Oregon chief justice ‘never anticipated’ using her authority to reconstitute public defense commission

By Conrad Wilson (OPB)
Aug. 18, 2022 12:25 a.m.

Chief Justice Martha Walters says she ‘couldn’t allow the dysfunction’ of the public defense commission to continue

Oregon’s Supreme Court Chief Justice said she never anticipated she would fire and reconstitute the entire commission that oversees the state’s public defense system, all in a matter of days.

Public defense commission members Jennifer Nash (left) and Per Ramfjord (center) participate in the first meeting of the reconstituted commission with Oregon Supreme Court Chief Justice Martha Walters (right).

Public defense commission members Jennifer Nash (left) and Per Ramfjord (center) participate in the first meeting of the reconstituted commission with Oregon Supreme Court Chief Justice Martha Walters (right).

Screenshot / OPB


During brief remarks Wednesday before a newly appointed commission, Chief Justice Martha Walters acknowledged the extraordinary week for the state’s public defense community.

“It’s been challenging, it’s been emotional, I know for me and I know for others as well,” Walters said. “I really never anticipated exercising my statutory authority to remove and reset the commission, but the issues that we face in public defense are so urgent. I couldn’t allow the dysfunction and the distractions to continue.”

Walters’ remarks come the day before the newly constituted Public Defense Services Commission is expected to vote, once again, on whether to fire Steve Singer, the executive director of the Office of Public Defense Services, the state agency charged with providing attorneys for those charged with crimes who cannot afford a lawyer.

Last week, Walters asked commissioners to fire Singer. The commission deadlocked, 4-4, with one member absent, failing to secure the votes to fire him.

The nine-member commission oversees Singer and the state agency. Every member is appointed by the chief justice — something national legal groups say infringes on the independence of the state’s public defense system. They argue the arrangement also helped lead to the state’s current public defense crisis.


As of Aug. 11, there were more than 700 people across the state charged with crimes who don’t have attorneys, according to the Oregon Judicial Department. As of Aug. 16, there were 60 people in custody without an attorney, a right guaranteed by the Constitution.

Citing the urgency of the situation for those without attorneys, Walters fired the entire commission on Monday. On Tuesday, she announced four new commissioners and reappointed five previous members. All but one of the reappointed members has previously voted to fire Singer.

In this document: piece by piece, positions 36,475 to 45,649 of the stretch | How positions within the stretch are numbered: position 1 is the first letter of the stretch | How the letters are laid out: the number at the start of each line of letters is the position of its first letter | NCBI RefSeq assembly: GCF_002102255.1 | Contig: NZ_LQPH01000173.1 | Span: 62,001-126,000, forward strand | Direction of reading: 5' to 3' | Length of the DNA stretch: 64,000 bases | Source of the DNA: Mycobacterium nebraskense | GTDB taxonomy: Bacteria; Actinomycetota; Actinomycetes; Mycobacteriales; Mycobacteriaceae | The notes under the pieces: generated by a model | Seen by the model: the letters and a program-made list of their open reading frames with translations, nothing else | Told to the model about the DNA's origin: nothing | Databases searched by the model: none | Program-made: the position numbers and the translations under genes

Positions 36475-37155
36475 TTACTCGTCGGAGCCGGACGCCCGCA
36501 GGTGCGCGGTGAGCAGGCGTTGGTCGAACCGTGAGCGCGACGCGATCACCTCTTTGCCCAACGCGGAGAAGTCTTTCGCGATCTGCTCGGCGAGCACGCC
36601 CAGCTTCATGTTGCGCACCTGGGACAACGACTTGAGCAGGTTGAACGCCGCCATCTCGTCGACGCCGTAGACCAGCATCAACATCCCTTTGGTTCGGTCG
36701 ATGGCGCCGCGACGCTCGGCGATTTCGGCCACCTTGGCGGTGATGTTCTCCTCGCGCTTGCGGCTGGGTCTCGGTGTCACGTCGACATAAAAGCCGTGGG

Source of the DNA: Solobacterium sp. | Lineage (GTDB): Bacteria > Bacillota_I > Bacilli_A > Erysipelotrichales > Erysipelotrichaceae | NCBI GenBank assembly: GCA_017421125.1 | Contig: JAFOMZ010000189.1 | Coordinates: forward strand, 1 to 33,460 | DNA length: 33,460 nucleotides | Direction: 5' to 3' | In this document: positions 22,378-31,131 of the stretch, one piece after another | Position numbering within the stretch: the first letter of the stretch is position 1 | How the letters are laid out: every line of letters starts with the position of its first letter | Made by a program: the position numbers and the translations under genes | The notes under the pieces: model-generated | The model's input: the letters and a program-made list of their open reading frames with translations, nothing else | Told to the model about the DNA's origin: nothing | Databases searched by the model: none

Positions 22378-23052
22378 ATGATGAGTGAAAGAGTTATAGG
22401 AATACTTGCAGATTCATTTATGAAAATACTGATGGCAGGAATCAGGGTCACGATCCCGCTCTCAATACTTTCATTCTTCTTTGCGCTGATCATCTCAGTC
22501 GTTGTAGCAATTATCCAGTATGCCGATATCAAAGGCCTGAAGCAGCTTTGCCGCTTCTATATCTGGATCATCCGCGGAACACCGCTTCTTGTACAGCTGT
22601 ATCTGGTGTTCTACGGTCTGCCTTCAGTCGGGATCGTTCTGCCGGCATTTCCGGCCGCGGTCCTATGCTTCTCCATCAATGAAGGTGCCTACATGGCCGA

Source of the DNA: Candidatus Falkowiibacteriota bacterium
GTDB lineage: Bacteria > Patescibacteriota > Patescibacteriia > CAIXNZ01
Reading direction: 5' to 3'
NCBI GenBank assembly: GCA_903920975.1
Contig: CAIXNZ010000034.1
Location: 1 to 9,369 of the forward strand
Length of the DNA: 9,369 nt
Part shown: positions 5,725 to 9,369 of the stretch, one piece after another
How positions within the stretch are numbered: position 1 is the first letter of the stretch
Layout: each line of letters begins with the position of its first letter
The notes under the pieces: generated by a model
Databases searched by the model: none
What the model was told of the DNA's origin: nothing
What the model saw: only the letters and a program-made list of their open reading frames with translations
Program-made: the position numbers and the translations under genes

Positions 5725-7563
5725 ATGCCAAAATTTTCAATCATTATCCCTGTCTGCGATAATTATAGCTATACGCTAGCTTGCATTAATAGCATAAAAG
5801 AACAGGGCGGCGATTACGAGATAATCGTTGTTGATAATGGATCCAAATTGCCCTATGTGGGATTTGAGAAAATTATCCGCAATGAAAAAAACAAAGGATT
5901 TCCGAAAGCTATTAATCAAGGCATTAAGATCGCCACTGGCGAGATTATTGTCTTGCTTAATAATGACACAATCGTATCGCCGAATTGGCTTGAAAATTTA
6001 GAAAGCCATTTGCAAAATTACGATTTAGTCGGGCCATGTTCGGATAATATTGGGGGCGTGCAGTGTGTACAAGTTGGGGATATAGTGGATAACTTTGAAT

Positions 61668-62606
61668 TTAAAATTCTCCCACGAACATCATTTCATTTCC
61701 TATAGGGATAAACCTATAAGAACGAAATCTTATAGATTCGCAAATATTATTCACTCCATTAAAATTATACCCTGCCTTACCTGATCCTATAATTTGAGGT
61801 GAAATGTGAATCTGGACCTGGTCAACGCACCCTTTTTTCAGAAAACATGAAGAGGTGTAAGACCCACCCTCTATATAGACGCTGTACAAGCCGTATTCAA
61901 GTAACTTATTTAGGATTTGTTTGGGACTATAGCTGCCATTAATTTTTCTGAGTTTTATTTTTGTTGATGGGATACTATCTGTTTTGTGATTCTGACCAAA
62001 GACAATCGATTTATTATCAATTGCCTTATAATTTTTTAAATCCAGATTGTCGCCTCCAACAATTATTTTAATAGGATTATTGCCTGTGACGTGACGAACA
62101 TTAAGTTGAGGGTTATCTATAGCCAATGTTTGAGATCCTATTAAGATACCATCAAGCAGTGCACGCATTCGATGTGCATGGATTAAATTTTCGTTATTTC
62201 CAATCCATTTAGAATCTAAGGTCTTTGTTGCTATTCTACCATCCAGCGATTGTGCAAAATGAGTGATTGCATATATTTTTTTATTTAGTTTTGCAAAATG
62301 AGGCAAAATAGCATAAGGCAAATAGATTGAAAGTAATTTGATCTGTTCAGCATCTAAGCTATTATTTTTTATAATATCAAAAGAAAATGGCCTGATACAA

Some in the state’s public defense community said that while Singer is abrasive, they see him as a reformer taking on a long broken system. Walters disagrees.

“There have been accusations and suggestions that personality conflicts were what drove my decision,” Walters said Wednesday. “That’s counterproductive and it needs to stop. Anyone who was on the previous commission and asked to be reappointed is on this reset commission.”

Minutes later, the commissioners went into executive session to “discuss confidential legal advice from the Commission’s legal counsel” and “review and evaluate the job performance of the OPDS Executive Director.”

During her comments, Walters also welcomed the four new commissioners, noting she was “optimistic” about the new leadership calling it “precisely the kind of experience, perspective and representation we need to advance the next phase of our work, to create the systemic changes and immediate support for those serving and those in need of public defense services in Oregon.”

Also Wednesday, Per Ramfjord, the former commission chair who was reappointed to his position this week, said he was “fully committed to advancing reforms” in an effort to hire more public defenders and retain those who remain. He said he would meet with anyone and wanted to hear about how best to improve the public defense system.

“I hope that we can use this commission reorganization to learn and reset because I believe that we are realigned and committed to improving the public defense system, both to providers and clients,” Ramfjord said.

After the executive session, commission members returned to the public meeting and discussed what they planned to do next, including finding a new leader for the state’s public defense agency.

“We have been actively engaged in identifying potential interim candidates,” Ramfjord said. “I would expect that we would move very quickly on providing information to the commission about any potential candidates … as early as the meeting tomorrow or early next week.”


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